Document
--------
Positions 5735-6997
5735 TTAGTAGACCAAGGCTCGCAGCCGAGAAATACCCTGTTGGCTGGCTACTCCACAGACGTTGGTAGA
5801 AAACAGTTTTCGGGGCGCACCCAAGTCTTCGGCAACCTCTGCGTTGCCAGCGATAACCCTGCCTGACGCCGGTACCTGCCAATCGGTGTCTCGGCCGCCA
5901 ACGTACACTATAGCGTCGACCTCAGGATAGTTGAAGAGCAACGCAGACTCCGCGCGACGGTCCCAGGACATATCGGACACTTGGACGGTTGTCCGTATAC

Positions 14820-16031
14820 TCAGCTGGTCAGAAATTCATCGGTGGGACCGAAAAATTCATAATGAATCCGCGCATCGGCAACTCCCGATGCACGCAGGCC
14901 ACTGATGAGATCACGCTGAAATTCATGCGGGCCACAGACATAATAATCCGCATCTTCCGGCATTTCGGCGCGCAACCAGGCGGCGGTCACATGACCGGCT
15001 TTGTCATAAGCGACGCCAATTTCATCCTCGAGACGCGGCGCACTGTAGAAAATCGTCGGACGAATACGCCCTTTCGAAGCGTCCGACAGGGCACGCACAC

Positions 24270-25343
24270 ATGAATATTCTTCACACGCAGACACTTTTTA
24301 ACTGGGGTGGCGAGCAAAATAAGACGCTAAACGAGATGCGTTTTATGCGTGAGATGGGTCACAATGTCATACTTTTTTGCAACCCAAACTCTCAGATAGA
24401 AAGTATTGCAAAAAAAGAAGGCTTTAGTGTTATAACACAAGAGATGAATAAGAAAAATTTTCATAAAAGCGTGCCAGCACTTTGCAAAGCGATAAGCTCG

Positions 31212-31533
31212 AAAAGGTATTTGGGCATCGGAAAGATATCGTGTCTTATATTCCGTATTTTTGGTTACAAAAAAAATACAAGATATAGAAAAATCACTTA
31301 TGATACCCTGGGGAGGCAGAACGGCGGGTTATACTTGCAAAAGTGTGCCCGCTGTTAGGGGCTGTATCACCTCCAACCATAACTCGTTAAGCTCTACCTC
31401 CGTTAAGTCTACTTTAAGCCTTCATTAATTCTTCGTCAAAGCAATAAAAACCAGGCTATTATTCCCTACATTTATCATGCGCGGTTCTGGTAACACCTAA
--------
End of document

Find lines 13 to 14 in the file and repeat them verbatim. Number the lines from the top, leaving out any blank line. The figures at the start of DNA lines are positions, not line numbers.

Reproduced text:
Positions 31212-31533
31212 AAAAGGTATTTGGGCATCGGAAAGATATCGTGTCTTATATTCCGTATTTTTGGTTACAAAAAAAATACAAGATATAGAAAAATCACTTA